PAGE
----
While recently reading a lip-smacking review of Bill Schutt’s entertaining new history of cannibalism, Eat Me (2017), I was reminded of a hair-raising epicurean moment in an Oxford seminar room. In 1987, I participated in the Sixth International Oral History Conference on ‘Myth and History’, at St John’s College. One of the panels I attended was on family memory and mythology, with several poker-faced speakers exploring how traumatic incidents had become woven into unhappy family histories and had been passed down as recurring nightmares from the past.
One presenter told the haunting story of the Royal Navy Admiral, John Byng, who was court-martialled and executed in 1756 for having failed to do his duty in action against the French at the Battle of Minorca during the Seven Years War. Her research had uncovered an unusually high number of suicides among successive generations of male members of the Byng family, leading her to ponder whether the shame of the Admiral’s cowardice had somehow become a psychologically-scarred inheritance of Byng men, leaving them flawed and prone to taking what some contemporary family members viewed as a ‘cowardly’ way out of personal crises. As the presenting historian put it, because their memory imagined the stain of a ‘shameful’ past, they succumbed to a ‘shameful’ present.
Another speaker dealt with the lingering impact of old mysteries and unexplained historical episodes on the consciousness of affected families. He had taken as his subject the baffling case of a nineteenth-century British Methodist missionary, the Reverend Thomas Baker. Stationed in the Pacific, Baker had undertaken a routine river trip deep into the interior of one of the Fiji islands in the 1860s. This time, however, not only did he fail to return—he appeared to have vanished without trace. In 1867, the year in which Baker disappeared, and for several years thereafter, the British colonial administration despatched search parties to trawl the river and the steamy surrounding jungle. Not only were there no physical traces—there was not so much as a memory of Baker’s very existence. Villagers questioned by police swore that they had no knowledge of him.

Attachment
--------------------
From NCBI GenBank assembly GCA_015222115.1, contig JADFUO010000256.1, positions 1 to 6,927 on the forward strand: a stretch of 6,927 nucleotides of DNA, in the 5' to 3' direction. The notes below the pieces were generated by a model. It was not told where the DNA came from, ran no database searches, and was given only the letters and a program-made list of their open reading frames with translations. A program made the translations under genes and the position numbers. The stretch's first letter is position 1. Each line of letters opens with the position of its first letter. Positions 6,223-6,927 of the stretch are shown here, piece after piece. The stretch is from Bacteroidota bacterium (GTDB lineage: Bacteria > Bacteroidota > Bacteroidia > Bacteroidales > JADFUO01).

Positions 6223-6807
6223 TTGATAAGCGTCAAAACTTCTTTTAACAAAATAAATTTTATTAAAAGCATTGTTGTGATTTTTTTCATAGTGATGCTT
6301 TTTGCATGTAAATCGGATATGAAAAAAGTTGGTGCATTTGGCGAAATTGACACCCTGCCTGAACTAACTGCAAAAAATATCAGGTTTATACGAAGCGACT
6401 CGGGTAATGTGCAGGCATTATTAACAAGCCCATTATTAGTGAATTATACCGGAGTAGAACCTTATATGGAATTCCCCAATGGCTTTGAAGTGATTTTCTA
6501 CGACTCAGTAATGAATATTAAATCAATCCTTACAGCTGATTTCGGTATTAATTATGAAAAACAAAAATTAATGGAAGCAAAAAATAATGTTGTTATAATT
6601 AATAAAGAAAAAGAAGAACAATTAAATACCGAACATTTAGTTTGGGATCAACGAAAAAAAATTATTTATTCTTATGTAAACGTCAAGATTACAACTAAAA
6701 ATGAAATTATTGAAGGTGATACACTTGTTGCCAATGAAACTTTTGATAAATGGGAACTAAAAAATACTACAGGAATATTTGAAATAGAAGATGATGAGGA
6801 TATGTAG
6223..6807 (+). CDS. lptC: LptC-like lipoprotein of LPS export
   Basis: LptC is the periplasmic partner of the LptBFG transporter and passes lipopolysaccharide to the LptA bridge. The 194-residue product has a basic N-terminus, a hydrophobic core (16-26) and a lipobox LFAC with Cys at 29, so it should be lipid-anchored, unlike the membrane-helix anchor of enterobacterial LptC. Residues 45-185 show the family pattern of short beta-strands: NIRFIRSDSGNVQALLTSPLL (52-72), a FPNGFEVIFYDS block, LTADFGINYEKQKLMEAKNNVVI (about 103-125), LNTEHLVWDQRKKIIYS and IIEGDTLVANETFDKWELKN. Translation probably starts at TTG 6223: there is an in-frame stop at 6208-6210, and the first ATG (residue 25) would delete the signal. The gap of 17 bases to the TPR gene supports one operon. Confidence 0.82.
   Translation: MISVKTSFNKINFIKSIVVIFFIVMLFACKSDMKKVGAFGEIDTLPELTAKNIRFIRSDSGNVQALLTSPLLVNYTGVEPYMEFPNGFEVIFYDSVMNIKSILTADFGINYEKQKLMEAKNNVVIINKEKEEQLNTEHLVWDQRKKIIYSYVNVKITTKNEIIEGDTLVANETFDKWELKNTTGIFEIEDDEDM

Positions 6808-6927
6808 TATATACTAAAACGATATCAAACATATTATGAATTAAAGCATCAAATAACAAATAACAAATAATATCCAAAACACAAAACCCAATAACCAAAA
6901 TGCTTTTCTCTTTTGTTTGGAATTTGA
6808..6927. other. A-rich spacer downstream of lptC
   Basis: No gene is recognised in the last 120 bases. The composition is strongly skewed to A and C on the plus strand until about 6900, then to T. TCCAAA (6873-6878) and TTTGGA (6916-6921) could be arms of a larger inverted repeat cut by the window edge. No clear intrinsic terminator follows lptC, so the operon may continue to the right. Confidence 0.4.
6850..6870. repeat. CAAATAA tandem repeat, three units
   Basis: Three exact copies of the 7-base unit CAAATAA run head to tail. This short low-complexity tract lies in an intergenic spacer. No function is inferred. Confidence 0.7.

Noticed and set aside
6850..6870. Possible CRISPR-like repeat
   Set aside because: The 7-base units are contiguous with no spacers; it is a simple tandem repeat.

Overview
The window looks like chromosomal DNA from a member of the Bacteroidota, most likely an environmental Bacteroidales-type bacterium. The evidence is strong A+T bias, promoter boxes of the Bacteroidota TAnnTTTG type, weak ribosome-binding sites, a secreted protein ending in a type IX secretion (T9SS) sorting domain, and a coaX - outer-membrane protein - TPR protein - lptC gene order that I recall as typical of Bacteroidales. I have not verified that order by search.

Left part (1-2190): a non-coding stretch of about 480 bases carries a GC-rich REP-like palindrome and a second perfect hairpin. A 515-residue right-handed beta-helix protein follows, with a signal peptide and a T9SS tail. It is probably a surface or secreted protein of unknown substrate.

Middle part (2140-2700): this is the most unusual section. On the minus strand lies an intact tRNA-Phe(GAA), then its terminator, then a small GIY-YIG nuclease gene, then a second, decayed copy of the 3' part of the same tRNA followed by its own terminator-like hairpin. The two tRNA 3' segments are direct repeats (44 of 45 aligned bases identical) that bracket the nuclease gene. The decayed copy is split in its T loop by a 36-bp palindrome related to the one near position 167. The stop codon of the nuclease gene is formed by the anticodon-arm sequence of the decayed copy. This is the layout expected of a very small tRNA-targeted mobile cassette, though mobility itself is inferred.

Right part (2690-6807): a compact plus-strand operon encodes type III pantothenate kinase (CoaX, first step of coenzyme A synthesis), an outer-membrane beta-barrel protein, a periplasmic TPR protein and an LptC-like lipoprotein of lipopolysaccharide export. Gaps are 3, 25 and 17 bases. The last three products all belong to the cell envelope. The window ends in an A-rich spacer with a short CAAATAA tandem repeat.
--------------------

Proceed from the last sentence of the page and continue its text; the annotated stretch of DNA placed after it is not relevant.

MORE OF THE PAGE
Aching for what our present therapeutic age would call ‘closure’, the Baker family kept up a search for many decades, even hiring an Australian float-plane in the 1930s to scout the entire island in the hope of uncovering something. It was a last forlorn stab at trying to find out what had happened to the intrepid missionary. Our speaker concluded his mystery by remarking on Victorian rumours that Thomas Baker could have fallen into the hands of cannibals. These were, he declared, an entirely predictable Western colonial mythology, an invention based on the racist view that the Pacific islands contained savage cannibals. The small audience smirked in its knowingly academic way.
What happened next stopped the smirking. Apologising for interjecting as the speaker was finishing, someone at the back of the audience stood up and announced, “no, it wasn’t a myth, because they did eat him”. A small, stocky man who looked to me to be in his forties, he introduced himself as Dr. John Kuefea (if I recall his surname correctly) the head of the Department of History at the University of Papua New Guinea. He then went on, at some squeamish length, to confirm that the old rumours of cannibalism were colonial fact rather than colonial fiction. He knew exactly what had happened to that English missionary, Baker, because his own village ancestors had killed and eaten him. “We knew this from a young age’”, he informed us: “it was one of those ancient stories, from deep inside our village”. Kuefea had learned that as Thomas Baker had offended the chief, he was cursed and disposed of. After being boiled, “we were told which of the elders had his tongue, which one had his liver, which one had his kidneys”. The missionary’s small personal effects, such as his clothes, a Bible and a hairbrush, were either incinerated or buried to ensure that he would be erased from existence.
The dapper Dr Kuefea’s blunt revelation ended the family history and mythology session prematurely, as the panelists and their audience all seemed rather lost for words. Perhaps it was the discomforting realisation of what could happen when the myths which were being studied seriously were not taken seriously enough.
I have since discovered that in 2003 weeping Fijian villagers apologised to the Australian descendants of the Reverend Thomas Baker for their ancestors having eaten him more than one hundred and thirty years ago. According to the Guardian of fourteenth November 2003, his Bible and a comb were also retrieved and handed back to the Baker family. Today they are in the national Fiji museum in the capital, Suva. Who knows, perhaps they serve as a tiny reminder that when it comes to cannibals, The Silence of the Lambs pales beside ‘The Silence of Suva’.
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